Wegner also notes a correlation between the frequency of L1 incursion into underlying cell-layers at leaf borders and the form of these borders in transverse sections. In general, species or cultivars with "narrow" (in terms of cell radii) leaf margins are more likely to develop L1 derived mesophyll at leaf margin (Wegner 2003a,b). Although the assumptions underlying Wagner's models are open to discussion, the fact remains that L1 cells can and do undergo periclinal divisions and contribute to underlying tissues in some angiosperm species, an observation that complicates analysis of both how epidermal growth is controlled, and to what extent the epidermis is responsible for controlling the growth of underlying tissue.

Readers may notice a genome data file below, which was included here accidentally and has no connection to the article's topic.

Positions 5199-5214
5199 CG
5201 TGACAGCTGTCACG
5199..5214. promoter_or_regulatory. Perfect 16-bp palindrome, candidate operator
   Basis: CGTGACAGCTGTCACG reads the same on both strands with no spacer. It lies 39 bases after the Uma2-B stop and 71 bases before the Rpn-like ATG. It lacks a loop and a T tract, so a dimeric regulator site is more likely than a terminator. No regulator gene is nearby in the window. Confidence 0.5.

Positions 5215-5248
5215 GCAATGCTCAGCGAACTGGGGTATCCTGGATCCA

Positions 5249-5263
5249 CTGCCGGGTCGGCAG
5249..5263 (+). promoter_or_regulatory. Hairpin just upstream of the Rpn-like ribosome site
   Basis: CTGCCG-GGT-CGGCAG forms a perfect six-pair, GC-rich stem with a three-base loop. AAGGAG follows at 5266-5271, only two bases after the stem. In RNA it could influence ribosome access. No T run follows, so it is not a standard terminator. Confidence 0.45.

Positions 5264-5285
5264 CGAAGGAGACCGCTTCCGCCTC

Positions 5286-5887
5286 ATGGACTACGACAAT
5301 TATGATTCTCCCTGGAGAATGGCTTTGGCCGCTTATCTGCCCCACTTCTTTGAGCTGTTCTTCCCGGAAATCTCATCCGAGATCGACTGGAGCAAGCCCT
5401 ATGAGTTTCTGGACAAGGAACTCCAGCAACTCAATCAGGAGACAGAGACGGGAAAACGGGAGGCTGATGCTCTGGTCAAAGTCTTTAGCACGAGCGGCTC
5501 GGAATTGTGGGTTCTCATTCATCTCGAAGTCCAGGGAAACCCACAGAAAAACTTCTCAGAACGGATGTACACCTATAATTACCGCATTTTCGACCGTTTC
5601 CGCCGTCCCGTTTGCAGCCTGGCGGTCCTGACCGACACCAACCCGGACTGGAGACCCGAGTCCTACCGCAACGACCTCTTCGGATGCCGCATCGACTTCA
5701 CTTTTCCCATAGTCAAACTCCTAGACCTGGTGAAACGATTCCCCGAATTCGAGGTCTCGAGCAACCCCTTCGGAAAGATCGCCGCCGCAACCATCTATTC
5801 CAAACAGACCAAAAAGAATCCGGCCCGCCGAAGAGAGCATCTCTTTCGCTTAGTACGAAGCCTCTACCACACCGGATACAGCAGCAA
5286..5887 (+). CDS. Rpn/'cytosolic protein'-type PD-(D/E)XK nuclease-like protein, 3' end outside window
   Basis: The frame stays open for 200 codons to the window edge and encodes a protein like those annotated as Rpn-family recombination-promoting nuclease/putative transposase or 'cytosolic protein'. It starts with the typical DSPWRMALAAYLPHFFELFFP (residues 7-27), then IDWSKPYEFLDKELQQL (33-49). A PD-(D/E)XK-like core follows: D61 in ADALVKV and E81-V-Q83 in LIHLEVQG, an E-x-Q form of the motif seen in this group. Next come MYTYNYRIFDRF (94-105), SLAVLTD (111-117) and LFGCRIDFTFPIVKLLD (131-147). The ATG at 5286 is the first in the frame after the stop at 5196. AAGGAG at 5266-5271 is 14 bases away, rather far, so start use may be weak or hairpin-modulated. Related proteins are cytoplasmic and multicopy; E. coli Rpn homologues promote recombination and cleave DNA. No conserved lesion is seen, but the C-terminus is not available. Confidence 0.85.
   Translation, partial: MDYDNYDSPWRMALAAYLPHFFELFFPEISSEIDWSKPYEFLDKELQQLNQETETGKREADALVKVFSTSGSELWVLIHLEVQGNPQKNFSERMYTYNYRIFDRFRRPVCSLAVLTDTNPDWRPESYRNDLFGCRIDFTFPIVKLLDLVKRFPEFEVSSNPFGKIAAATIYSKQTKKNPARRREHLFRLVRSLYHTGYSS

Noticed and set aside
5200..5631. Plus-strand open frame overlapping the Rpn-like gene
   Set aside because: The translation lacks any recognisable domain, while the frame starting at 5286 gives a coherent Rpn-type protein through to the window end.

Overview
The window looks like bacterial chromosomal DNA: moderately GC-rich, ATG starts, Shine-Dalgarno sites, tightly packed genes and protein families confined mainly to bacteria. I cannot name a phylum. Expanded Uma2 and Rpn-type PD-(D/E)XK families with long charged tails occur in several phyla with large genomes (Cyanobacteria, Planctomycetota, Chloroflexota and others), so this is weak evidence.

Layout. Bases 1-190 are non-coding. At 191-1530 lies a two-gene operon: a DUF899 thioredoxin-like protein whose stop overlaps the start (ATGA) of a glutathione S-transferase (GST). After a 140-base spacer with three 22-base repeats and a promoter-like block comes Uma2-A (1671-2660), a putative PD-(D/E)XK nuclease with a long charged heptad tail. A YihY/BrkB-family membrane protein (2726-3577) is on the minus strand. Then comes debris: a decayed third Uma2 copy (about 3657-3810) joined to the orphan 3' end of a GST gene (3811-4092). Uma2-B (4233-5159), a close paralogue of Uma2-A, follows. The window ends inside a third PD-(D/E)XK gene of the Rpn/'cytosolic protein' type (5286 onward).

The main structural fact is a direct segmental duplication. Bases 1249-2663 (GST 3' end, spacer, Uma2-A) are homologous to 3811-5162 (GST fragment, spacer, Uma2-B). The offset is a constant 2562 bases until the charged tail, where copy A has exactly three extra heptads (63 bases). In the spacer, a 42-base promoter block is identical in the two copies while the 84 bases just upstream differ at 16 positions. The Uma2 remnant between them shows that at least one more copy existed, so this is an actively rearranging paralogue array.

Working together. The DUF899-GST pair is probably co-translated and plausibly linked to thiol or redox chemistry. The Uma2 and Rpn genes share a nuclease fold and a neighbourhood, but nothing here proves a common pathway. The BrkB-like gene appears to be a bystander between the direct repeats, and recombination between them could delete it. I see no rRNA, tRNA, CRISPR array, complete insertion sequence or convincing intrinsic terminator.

The control of cell division planes of cells which are not at the organ margin is obviously also an important issue for plant growth and development. In particular maintenance of predominantly anticlinal division planes in the developing organ surface is predicted to be crucial in allowing laminar outgrowth due to the apparent role of epidermal cells in blade expansion. Mutants where epidermal cell specification is compromised (see later sections) tend to loose their ability to regulate epidermal cell division planes, suggesting that restriction of epidermal cell divisions to the anticlinal plane is an intrinsic consequence of the acquisition of epidermal identity. However, interpreting the phenotypes of such mutants in terms of growth regulation can be difficult. One mutant in which cell division planes appear to be uncoupled without noticeable loss of epidermal identity is the Extra Cell Layer1 (Xcll) mutant of maize, in which late oblique divisions in the developing epidermis lead to the production of two epidermal cell-layers. In support of the proposed role of the epidermis in lamina expansion, the blade width of Xcll mutant leaves is considerably reduced (Kessler et al. 2002). The division defect in this mutant is proposed to occur late enough in development that cells are irreversibly committed to an epidermal fate. However, the mutation is semi-dominant and the gene responsible has not yet been cloned making it difficult to draw mechanistic conclusions from this particular mutant.